We are not expecting much improvement the memory performance with the A8-3870K.


Cinebench R11.5

“CINEBENCH is a real-world test suite that assesses your computer’s performance capabilities. MAXON CINEBENCH is based on MAXON’s award-winning animation software, CINEMA 4D, which is used extensively by studios and production houses worldwide for 3D content creation. MAXON software has been used in blockbuster movies such as Spider-Man, Star Wars, The Chronicles of Narnia and many more. MAXON CINEBENCH runs several tests on your computer to measure the performance of the main processor and the graphics card under real world circumstances. The benchmark application makes use of up to 16 CPUs or CPU cores and is available for Windows (32-bit and 64-Bit) and Macintosh (PPC and Intel-based). The resulting values among different operating systems are 100% comparable and therefore very useful with regard to purchasing decision-making. It can also be used as a marketing tool for hardware vendors or simply to compare hardware among colleagues or friends.”

The Cinebench test shows that the 100MHz yields about 3% improvements in the single thread performance. Overclock the processor to 3.6GHz yields 19% improvements. At 3.6GHz, the A8-3870K is still lagging behind the Core i3 2100 but is faster than the Core i7 920.

We gain about 20% multi-threaded performance by overclocking the A8-3870K to 3.6GHz.

 The same HD 6550D is found on the A8-3870K and A8-3850, so we do not expect the GPU performance to be any different between the two CPUs.


Llano lacks the AVX instruction set and as result it is not going to be as fast at transcoding as the newer processors like the Sandy Bridge or the Bulldozer.

Truecrypt 7.1

When comes to data encryption, the Llano also lacks the hardware instruction that is found with the FX-8150 and the Sandy Bridge processor. The overclocking does help with the performance where we get 7% improvement in the AES encryption.


The latest benchmark Suite–PCMark 7, puts a greater stress on the system than the PCMark Vantage. Contrast to the PCMark Vantage, the latest edition stress type of workloads rather than individual tasks. It consists of Lightweight, Productivity, Productivity, Entertainment, Computation and Storage benchmark. Readers can refer to the PCMark 7 whitepaper for the detailed list of applications and tests run for each suite.

We use PCMark7 to assess the system performance. Here we include the result of A8-3870K running at stock speed, overclocked to 3.6GHz, and in Dual GPU configuration with the HD 6670.

With PCMark7, we can get about 3% improvement with overclocking the CPU to 3.6GHz. The addition of the HD 6670 also yields about 3% improvements in the overall score.

We get about 4% improvement in the Lightweight benchmark and 9% in the Productivity benchmark for our overclocked CPU. The addition of the HD 6670 does not help much here as these two tasks are primarily CPU bound.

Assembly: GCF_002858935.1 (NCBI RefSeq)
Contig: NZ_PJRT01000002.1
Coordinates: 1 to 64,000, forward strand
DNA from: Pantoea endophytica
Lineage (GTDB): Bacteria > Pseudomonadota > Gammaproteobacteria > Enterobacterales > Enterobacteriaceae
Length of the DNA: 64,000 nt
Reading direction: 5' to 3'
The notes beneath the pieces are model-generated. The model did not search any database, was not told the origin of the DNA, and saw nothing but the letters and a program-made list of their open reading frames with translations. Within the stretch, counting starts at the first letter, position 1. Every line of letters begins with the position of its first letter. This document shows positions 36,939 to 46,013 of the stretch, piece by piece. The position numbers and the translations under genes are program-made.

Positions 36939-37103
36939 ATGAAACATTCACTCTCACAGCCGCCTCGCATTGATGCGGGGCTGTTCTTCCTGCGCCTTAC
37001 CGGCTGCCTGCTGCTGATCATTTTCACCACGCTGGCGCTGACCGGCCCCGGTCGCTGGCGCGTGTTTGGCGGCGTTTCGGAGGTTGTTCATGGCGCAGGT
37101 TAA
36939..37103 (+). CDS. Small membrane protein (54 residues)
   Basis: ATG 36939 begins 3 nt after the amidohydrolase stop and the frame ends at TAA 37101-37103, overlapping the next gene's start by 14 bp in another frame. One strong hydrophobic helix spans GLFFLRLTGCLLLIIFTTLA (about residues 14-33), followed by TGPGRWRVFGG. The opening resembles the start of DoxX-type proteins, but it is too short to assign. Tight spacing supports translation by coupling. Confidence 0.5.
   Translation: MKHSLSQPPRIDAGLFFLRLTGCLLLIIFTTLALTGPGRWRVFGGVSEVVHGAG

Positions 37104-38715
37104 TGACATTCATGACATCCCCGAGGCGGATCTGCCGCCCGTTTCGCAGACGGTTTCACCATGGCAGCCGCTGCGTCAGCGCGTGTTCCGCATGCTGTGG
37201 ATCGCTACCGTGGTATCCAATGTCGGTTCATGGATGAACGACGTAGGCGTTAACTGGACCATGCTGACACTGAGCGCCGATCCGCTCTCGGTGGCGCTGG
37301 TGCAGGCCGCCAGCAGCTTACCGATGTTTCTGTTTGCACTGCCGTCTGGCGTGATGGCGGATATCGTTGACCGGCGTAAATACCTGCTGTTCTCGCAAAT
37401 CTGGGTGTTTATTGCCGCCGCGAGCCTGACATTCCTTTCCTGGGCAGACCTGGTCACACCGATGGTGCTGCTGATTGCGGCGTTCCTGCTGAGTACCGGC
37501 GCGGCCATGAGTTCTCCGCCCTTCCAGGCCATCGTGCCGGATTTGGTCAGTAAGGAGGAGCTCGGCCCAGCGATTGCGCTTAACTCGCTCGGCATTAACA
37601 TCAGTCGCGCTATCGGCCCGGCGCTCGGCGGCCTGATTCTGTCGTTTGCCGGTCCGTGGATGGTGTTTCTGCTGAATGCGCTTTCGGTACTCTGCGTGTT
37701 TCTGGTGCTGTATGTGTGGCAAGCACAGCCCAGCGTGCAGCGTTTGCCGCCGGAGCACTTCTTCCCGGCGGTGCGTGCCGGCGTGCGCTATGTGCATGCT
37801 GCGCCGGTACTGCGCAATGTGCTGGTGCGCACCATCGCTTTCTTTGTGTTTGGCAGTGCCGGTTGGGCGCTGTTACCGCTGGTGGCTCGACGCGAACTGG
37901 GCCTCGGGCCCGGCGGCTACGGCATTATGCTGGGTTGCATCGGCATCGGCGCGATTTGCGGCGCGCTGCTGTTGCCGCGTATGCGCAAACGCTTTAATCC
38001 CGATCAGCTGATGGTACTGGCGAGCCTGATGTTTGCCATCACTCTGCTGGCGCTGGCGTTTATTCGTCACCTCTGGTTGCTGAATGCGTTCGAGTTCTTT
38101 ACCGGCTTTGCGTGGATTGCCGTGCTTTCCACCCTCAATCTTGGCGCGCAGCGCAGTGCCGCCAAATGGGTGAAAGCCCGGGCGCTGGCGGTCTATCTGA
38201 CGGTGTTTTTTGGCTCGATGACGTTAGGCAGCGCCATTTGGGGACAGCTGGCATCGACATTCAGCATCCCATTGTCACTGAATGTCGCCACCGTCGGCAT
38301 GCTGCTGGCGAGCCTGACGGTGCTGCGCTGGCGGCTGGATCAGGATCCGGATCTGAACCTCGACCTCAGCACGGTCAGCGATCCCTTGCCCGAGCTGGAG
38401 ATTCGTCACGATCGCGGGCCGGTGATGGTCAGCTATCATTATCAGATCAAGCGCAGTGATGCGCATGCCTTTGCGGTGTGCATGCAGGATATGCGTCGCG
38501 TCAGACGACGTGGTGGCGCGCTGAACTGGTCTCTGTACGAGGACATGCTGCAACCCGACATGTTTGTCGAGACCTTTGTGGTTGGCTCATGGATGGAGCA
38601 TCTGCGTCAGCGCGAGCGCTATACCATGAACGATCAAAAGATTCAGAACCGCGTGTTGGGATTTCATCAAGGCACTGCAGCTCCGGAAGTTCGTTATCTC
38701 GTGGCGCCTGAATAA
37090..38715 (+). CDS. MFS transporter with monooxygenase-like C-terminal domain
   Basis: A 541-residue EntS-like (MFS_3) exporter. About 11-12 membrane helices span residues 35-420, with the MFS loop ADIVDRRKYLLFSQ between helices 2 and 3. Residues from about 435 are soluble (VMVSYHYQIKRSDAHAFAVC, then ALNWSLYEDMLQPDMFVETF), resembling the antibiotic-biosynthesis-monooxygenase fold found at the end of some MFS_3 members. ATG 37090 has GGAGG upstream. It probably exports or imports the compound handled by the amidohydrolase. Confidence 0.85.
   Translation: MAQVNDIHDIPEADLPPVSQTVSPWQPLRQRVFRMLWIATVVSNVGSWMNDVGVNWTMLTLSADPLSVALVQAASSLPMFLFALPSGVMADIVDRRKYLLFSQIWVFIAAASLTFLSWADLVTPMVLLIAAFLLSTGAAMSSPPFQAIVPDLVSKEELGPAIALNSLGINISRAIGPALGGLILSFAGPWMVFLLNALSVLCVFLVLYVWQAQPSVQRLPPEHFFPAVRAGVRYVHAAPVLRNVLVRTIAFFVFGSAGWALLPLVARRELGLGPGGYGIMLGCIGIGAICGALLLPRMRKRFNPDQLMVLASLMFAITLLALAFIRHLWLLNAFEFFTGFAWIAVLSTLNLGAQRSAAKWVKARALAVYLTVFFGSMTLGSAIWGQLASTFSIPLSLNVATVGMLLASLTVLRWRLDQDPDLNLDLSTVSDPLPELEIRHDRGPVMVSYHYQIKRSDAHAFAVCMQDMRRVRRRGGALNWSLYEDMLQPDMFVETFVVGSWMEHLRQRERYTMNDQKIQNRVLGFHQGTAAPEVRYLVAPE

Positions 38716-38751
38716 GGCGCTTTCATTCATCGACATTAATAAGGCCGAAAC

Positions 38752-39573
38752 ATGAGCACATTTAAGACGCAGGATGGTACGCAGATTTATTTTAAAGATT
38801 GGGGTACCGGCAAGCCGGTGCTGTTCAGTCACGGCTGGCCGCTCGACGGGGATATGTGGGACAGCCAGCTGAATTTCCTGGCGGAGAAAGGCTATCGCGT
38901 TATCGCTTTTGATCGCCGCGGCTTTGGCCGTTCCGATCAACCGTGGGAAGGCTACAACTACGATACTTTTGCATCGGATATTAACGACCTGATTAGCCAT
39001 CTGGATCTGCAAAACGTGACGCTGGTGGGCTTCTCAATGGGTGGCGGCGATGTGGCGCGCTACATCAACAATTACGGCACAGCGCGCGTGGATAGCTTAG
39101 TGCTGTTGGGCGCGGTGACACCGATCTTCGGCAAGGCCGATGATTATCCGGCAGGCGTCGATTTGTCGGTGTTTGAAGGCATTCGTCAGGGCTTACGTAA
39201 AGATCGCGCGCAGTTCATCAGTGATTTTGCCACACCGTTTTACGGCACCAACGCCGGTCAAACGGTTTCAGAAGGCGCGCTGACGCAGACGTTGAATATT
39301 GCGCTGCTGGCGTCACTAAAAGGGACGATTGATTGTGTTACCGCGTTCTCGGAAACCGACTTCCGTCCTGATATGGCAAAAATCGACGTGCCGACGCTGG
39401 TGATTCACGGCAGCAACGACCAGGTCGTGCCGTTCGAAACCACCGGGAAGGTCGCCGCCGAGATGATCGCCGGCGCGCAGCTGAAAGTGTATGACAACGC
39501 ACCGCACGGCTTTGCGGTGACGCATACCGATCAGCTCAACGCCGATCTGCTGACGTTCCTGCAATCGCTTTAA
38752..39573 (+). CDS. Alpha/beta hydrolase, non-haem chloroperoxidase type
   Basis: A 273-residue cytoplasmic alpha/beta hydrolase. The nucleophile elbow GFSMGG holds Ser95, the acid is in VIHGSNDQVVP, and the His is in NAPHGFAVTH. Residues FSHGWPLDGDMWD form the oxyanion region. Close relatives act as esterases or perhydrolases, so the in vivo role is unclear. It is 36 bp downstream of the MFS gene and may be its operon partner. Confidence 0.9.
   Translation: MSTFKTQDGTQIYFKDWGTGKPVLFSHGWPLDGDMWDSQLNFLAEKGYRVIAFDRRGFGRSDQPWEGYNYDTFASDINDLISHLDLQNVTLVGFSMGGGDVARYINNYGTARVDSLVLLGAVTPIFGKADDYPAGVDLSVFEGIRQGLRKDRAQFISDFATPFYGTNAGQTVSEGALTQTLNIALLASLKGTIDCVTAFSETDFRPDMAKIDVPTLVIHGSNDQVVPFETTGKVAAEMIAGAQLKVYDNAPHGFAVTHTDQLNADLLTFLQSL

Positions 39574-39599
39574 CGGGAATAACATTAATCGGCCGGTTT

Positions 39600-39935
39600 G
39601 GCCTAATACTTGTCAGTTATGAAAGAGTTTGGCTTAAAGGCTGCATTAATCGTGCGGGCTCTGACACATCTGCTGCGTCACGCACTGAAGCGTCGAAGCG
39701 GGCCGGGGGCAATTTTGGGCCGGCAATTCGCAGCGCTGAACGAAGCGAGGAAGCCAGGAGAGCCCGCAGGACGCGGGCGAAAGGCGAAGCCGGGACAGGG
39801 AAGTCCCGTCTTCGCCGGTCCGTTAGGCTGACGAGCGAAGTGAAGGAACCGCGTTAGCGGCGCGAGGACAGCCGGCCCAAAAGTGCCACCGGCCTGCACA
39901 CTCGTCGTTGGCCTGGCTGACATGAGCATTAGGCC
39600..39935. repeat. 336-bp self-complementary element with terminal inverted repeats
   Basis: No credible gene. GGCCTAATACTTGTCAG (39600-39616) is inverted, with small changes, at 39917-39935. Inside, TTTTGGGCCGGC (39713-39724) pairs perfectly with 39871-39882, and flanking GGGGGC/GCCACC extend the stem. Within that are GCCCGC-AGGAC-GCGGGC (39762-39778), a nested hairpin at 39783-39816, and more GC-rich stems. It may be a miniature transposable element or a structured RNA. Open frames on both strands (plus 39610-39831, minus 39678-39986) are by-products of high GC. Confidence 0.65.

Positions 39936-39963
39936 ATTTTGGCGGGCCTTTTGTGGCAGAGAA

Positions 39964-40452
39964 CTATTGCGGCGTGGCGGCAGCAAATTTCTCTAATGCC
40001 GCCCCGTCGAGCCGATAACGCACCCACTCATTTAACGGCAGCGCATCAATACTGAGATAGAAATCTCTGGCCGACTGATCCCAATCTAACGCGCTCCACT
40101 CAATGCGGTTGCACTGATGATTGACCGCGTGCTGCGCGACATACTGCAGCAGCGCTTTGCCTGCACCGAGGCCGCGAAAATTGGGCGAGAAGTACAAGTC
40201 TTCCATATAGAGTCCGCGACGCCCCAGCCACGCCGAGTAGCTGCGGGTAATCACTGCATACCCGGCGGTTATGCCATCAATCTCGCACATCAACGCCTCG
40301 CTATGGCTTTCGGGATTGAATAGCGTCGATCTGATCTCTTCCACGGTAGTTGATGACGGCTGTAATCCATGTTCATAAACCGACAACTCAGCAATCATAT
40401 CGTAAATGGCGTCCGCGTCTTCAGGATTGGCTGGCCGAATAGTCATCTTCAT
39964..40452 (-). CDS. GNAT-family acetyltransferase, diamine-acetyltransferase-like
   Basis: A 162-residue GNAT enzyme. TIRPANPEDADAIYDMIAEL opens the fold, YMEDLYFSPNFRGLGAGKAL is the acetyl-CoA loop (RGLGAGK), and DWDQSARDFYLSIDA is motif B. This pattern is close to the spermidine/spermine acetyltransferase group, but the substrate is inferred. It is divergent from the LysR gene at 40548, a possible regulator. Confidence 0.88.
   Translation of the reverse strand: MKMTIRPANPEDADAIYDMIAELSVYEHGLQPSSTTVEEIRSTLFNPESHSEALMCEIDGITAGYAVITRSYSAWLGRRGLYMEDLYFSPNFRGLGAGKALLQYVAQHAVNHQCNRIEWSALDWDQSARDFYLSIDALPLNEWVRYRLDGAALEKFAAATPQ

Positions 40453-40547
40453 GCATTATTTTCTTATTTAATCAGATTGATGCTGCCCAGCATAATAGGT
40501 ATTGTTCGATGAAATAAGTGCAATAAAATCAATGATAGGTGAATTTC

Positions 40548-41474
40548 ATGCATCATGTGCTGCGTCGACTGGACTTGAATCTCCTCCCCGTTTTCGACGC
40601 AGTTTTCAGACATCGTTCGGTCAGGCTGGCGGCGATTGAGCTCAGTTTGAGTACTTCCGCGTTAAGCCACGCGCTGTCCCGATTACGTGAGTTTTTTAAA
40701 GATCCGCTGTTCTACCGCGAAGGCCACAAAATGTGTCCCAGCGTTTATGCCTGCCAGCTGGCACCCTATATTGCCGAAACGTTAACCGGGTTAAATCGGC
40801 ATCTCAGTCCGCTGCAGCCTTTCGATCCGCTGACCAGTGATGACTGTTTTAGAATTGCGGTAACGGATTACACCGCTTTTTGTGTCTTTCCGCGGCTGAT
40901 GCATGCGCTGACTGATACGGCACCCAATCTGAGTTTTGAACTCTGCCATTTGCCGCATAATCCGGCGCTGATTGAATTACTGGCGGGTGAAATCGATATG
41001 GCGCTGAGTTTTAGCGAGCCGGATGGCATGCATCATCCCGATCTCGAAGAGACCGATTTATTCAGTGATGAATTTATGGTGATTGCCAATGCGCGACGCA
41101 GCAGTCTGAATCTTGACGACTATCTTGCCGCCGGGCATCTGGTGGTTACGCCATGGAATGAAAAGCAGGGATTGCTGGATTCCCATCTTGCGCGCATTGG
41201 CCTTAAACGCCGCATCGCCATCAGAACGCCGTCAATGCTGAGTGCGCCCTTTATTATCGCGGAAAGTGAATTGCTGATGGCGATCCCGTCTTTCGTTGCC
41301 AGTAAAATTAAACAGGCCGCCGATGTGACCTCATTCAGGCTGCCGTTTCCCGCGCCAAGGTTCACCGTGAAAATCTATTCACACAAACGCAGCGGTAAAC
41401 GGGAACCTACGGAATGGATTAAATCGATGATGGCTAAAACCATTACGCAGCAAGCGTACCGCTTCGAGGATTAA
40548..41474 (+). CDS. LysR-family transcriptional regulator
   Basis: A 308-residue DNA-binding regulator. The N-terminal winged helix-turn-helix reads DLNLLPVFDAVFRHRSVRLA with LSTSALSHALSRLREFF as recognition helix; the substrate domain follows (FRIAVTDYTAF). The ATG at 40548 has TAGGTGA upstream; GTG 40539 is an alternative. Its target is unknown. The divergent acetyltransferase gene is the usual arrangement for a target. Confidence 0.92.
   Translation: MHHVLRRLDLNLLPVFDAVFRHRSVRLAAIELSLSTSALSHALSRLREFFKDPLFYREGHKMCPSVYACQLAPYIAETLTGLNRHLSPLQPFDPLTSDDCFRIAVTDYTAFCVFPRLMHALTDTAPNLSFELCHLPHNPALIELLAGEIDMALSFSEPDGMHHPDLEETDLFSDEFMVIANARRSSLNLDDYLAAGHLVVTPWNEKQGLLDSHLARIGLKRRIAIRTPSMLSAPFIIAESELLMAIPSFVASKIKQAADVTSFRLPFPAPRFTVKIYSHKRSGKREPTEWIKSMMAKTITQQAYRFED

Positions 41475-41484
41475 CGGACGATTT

In Creative benchmark, we get about 2% improvement with the addition of HD 6670 and 7% with overclocking.

The Entertainment benchmark involves gaming so the addition of the HD 6670 shows the most gain. Here we can see the dual GPU yield about 11% gain in the performance.

Computation benchmark is another test that stress the CPU. Thus, not too surprising that we see improvements with the overclocking. Here we can see that the overclocked A8-3870K is almost as fast as the Core i3 2100.

Dual Graphics Performance

We had already looked the performance of the Llano’s HD 6650D compared against Intel Sandy Bridge’s HD 2000/3000 when we reviewed the A8-3850. If you need to look at the benchmarks, please head over to the previous review. To sum it up, Llano’s IGP is about two to three times more powerful than the Intel’s Sandy Bridge processor. It is currently the fastest IGP available that also offers DirectX 11 support which Sandy Bridge lacks.

For this article, we will be investigating on the AMD Dual Graphics performance by pairing the A8-3870K with HD 6670 courtesy of Gigabyte. The ability to combine the integrated GPU with a discreet card is not new as we have seen it in the past with NVIDIA’s GeForce 8300 Hybrid SLI and also AMD’s own 785G supports Hybrid CrossFire. The latest A6 and A8 Llano processor can pair up with Radeon HD 6670, HD 6570, or HD 6450.

Setting up the Dual Graphics is quite easy:

  1. In the BIOS, set the primary display as onboard. (which should be the default for most A75 chipset boards)
  2. Install the latest AMD Catalyst driver and AMD Catalyst Application Profile (CAP) (
  3. In the AMD VISIOIN Engine control center, under Gaming, Gaming Performance, AMD Crossfire, enable CrossFire.

The obvious benefit with Dual Graphics is the performance enhancement. We measured the performance can be up to double by the addition of the HD 6670. However, we think one of the biggest advantages with the Dual Graphics Technology is the ability to support up to 5 displays through AMD Eyefinity technology. Such configuration will let you use two displays on the IGP and three on the discreet card for up to 5760×1080 resolution. A caveat is that to use more than two displays, the display panels need to have DisplayPort and/or DisplayPort compliant active adapter.